Brechnitz said the ratings depend on "what kind of grader you are."
"I've always been a hard grader," he said.
Brechnitz said there is "absolutely nothing" wrong with McNees' performance. He said that McNees' accomplishments include "working extremely well" with City Council.
"He is responsive and we have a healthy respect for each other," he said.
Brechnitz said city staff's performance improved despite the fact that access to city buildings has been limited and some employees have been working from home to prevent the spread of COVID-19.
"That whole process of working from home and having employees not on premises and being able to still efficiently deliver services, it all comes back to the city manager's credit," he said.
McNees said in a phone call last week that during his second year as city manager he expects to, along with City Council, address issues like canal water quality and noise and parking complaints against short-term rentals.
McNees said the city will not make significant changes to its strategy to improve water quality until it receives next year the results of a study of the source of nutrients affecting local waterways.
"Before they ramp up further spending on water quality, (city councilors) want to make sure they are spending the money where it is going to do the most good," he said Sept. 4.
The city was put on notice by Florida Department of Environmental Protection that its waterways are impaired and in need of a corrective plan after Young asked the agency to officially acknowledge its water quality issues, the Naples Daily News reported in August 2019.
McNees said in about a month he expects staff to submit to City Council a full report with recommendations to address noise and parking complaints against short-term rentals.
The city announced earlier this month it formed a task force to "address issues related to noise, parking, communication with property owners and overall compliance with local codes." The task force members are Assistant to the City Manager Casey Lucius, Finance Director Guillermo Polanco, Director of Community Affairs Daniel Smith, Chief Building Official Raul Perez, Police Chief Tracy L. Frazzano, Police Capt. Dave Baer, Fire-Rescue Chief Christopher Byrne, Fire Marshall Ray Munyon and City Attorney Alan Gabriel, Lucius wrote in an email Sept. 4.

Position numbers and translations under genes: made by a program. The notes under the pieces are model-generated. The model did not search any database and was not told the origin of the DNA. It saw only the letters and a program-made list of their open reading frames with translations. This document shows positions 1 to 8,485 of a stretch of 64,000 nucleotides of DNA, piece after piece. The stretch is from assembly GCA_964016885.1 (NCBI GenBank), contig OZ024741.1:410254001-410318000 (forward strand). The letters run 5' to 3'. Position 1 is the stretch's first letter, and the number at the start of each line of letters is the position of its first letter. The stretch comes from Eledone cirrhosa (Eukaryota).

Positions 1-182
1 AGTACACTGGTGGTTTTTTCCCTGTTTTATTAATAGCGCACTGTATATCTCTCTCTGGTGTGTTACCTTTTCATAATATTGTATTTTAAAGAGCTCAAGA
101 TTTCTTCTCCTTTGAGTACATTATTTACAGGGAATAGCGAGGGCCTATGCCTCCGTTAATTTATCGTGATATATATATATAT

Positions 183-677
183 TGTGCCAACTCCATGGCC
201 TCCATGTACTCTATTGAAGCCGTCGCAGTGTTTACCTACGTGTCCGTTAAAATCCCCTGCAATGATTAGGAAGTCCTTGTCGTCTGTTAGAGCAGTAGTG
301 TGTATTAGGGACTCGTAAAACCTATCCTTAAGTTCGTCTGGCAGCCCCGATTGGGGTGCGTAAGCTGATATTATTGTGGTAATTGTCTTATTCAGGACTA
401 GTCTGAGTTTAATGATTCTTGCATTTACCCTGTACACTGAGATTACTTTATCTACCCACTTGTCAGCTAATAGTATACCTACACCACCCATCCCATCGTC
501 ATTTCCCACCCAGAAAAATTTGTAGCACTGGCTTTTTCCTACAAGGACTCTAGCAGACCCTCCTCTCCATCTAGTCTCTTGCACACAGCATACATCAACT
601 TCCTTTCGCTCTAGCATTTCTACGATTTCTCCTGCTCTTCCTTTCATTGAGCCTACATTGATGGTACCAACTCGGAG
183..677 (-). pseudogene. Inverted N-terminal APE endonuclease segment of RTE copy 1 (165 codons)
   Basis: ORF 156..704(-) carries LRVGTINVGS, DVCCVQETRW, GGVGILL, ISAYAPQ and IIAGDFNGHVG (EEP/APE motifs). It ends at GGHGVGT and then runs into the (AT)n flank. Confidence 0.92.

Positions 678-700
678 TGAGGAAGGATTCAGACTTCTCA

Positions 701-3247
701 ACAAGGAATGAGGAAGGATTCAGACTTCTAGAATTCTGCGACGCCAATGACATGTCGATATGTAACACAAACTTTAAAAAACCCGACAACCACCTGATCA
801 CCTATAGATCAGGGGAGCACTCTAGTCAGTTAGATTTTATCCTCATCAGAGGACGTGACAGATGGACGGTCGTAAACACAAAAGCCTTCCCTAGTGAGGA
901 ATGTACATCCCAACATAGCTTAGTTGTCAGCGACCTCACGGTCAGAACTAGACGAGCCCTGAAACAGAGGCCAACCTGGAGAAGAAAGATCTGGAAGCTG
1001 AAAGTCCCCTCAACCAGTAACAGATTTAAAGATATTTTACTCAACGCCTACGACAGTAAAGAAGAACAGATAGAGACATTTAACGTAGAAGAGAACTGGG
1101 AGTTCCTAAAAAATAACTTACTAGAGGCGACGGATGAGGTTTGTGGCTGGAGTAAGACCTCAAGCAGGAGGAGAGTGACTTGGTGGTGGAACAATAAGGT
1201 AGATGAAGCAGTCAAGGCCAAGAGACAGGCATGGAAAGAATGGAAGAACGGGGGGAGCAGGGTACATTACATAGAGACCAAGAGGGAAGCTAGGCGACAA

People who want to share their opinion or suggestions with the city can send an email to email@example.com.
City Council voted unanimously on Aug. 17 to instruct staff to revise the city's noise ordinance after residents complained about loud renters and code enforcement during the council meeting and via e-mail.
In regard's to the city's police department, McNees said he is confident Chief Frazzano will continue to hire and train police officers while working to get the department accredited by the Commission for Florida Law Enforcement Accreditation.
McNees said City Council's proposal to take over all city-owned sidewalk repairs will likely have to wait because of lower sale tax revenues due to COVID-19.
On Marco Island, most homeowners are responsible for the maintenance of the sidewalk in front of their property, according to the city's code of ordinances.
"I look forward to continue working for the residents of Marco," McNees said.